Doba

“Red dilled tomatoes for breakfast? ”

My grandfather’s head hovered over the opening of a large glass pickling jar as he inhaled his favourite Russian delicacy. Dilled green tomatoes were normal, but red seemed to me to be eccentric. My family pickled everything, even watermelon. “It’s for any time,” my grandfather said, grunting with pleasure. Without pause to breathe, he fished out one more juicy red and popped it whole into his mouth. “Oy,” he said, as he swallowed and smacked his lips together, “it’s delicious.”

Open jars full of fleshy red tomatoes were lined up on the kitchen table. Ropes of dill sat beside each jar soaking my mother’s white embroidered tablecloth. A strong smell of garlic rolled off my grandfather. He swished around in the brine, squeezed a few tomatoes and triumphantly plucked one out.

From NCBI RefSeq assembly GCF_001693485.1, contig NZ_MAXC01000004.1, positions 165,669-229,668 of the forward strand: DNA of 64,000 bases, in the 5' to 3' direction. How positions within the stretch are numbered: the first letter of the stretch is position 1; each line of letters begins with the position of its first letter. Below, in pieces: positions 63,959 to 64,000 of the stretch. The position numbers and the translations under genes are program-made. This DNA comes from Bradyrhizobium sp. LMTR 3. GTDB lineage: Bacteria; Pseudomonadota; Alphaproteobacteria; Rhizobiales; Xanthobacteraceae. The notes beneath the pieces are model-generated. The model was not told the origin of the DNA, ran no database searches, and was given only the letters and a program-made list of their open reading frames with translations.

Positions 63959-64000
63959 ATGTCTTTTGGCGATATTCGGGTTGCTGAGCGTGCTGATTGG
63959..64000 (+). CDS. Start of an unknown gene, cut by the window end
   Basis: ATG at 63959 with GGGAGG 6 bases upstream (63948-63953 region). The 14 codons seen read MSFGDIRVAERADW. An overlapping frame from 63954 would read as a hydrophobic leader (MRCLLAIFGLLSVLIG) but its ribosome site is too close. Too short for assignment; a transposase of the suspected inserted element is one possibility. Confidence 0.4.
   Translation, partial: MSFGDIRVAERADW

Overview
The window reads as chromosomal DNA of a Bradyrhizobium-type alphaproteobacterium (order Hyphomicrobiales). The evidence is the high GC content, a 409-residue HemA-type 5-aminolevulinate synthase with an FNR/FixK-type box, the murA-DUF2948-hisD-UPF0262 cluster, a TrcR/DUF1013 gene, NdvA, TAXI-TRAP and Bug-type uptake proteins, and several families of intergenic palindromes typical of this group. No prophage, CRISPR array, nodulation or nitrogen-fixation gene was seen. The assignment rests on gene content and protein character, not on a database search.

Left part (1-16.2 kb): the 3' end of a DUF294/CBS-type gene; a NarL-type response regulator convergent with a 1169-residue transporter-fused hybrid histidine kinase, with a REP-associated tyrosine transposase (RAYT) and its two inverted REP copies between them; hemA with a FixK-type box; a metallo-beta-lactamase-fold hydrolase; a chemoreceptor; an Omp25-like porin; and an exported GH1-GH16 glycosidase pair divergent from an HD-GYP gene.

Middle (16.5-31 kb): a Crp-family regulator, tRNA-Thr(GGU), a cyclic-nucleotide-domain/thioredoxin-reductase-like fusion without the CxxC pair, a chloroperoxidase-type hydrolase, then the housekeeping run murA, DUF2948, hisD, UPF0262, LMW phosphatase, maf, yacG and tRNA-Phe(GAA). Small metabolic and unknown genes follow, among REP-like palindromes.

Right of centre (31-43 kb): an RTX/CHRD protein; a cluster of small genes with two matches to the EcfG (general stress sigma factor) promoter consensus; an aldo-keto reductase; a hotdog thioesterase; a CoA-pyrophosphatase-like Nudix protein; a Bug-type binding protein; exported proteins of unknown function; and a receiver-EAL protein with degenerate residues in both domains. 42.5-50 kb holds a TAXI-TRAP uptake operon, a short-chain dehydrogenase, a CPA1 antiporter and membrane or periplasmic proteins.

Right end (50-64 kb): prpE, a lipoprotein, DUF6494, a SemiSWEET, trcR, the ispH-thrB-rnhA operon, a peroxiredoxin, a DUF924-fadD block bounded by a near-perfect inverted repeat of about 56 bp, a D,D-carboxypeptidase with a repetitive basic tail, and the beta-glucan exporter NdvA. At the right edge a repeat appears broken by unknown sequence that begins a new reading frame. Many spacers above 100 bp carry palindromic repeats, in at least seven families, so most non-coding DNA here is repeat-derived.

“A beauty,” he said. “It’s perfect.”

“Who is it for? ” I asked.

Licking the juices running down his fingers, he looked up at me with a big smile and said, “Doba.”

Published in TOK: Writing the New Toronto, Book 2. Purchase the book to read the full piece.